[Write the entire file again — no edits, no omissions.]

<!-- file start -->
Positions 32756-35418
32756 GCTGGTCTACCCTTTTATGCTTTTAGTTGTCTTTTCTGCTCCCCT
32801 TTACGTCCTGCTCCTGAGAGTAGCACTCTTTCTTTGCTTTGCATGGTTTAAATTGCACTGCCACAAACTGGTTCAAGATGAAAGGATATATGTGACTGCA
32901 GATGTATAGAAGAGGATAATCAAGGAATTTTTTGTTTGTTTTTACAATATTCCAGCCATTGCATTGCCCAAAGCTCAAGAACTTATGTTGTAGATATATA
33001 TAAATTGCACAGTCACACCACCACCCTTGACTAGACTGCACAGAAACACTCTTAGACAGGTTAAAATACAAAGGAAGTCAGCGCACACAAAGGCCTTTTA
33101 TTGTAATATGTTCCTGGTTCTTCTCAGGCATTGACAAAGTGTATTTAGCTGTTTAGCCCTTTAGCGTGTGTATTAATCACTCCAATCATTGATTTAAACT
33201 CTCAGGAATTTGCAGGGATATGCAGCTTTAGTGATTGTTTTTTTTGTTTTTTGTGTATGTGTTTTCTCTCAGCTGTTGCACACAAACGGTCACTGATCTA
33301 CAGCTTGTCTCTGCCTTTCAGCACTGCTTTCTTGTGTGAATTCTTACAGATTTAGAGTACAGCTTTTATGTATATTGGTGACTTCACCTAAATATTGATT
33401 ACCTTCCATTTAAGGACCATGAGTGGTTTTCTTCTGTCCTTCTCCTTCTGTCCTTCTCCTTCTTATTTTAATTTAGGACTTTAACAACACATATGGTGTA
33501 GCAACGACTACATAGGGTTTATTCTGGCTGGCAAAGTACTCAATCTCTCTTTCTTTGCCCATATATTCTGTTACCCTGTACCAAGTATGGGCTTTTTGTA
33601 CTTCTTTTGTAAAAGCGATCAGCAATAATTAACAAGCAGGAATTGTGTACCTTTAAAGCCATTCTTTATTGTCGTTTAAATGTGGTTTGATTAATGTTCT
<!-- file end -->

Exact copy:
Positions 32756-35418
32756 GCTGGTCTACCCTTTTATGCTTTTAGTTGTCTTTTCTGCTCCCCT
32801 TTACGTCCTGCTCCTGAGAGTAGCACTCTTTCTTTGCTTTGCATGGTTTAAATTGCACTGCCACAAACTGGTTCAAGATGAAAGGATATATGTGACTGCA
32901 GATGTATAGAAGAGGATAATCAAGGAATTTTTTGTTTGTTTTTACAATATTCCAGCCATTGCATTGCCCAAAGCTCAAGAACTTATGTTGTAGATATATA
33001 TAAATTGCACAGTCACACCACCACCCTTGACTAGACTGCACAGAAACACTCTTAGACAGGTTAAAATACAAAGGAAGTCAGCGCACACAAAGGCCTTTTA
33101 TTGTAATATGTTCCTGGTTCTTCTCAGGCATTGACAAAGTGTATTTAGCTGTTTAGCCCTTTAGCGTGTGTATTAATCACTCCAATCATTGATTTAAACT
33201 CTCAGGAATTTGCAGGGATATGCAGCTTTAGTGATTGTTTTTTTTGTTTTTTGTGTATGTGTTTTCTCTCAGCTGTTGCACACAAACGGTCACTGATCTA
33301 CAGCTTGTCTCTGCCTTTCAGCACTGCTTTCTTGTGTGAATTCTTACAGATTTAGAGTACAGCTTTTATGTATATTGGTGACTTCACCTAAATATTGATT
33401 ACCTTCCATTTAAGGACCATGAGTGGTTTTCTTCTGTCCTTCTCCTTCTGTCCTTCTCCTTCTTATTTTAATTTAGGACTTTAACAACACATATGGTGTA
33501 GCAACGACTACATAGGGTTTATTCTGGCTGGCAAAGTACTCAATCTCTCTTTCTTTGCCCATATATTCTGTTACCCTGTACCAAGTATGGGCTTTTTGTA
33601 CTTCTTTTGTAAAAGCGATCAGCAATAATTAACAAGCAGGAATTGTGTACCTTTAAAGCCATTCTTTATTGTCGTTTAAATGTGGTTTGATTAATGTTCT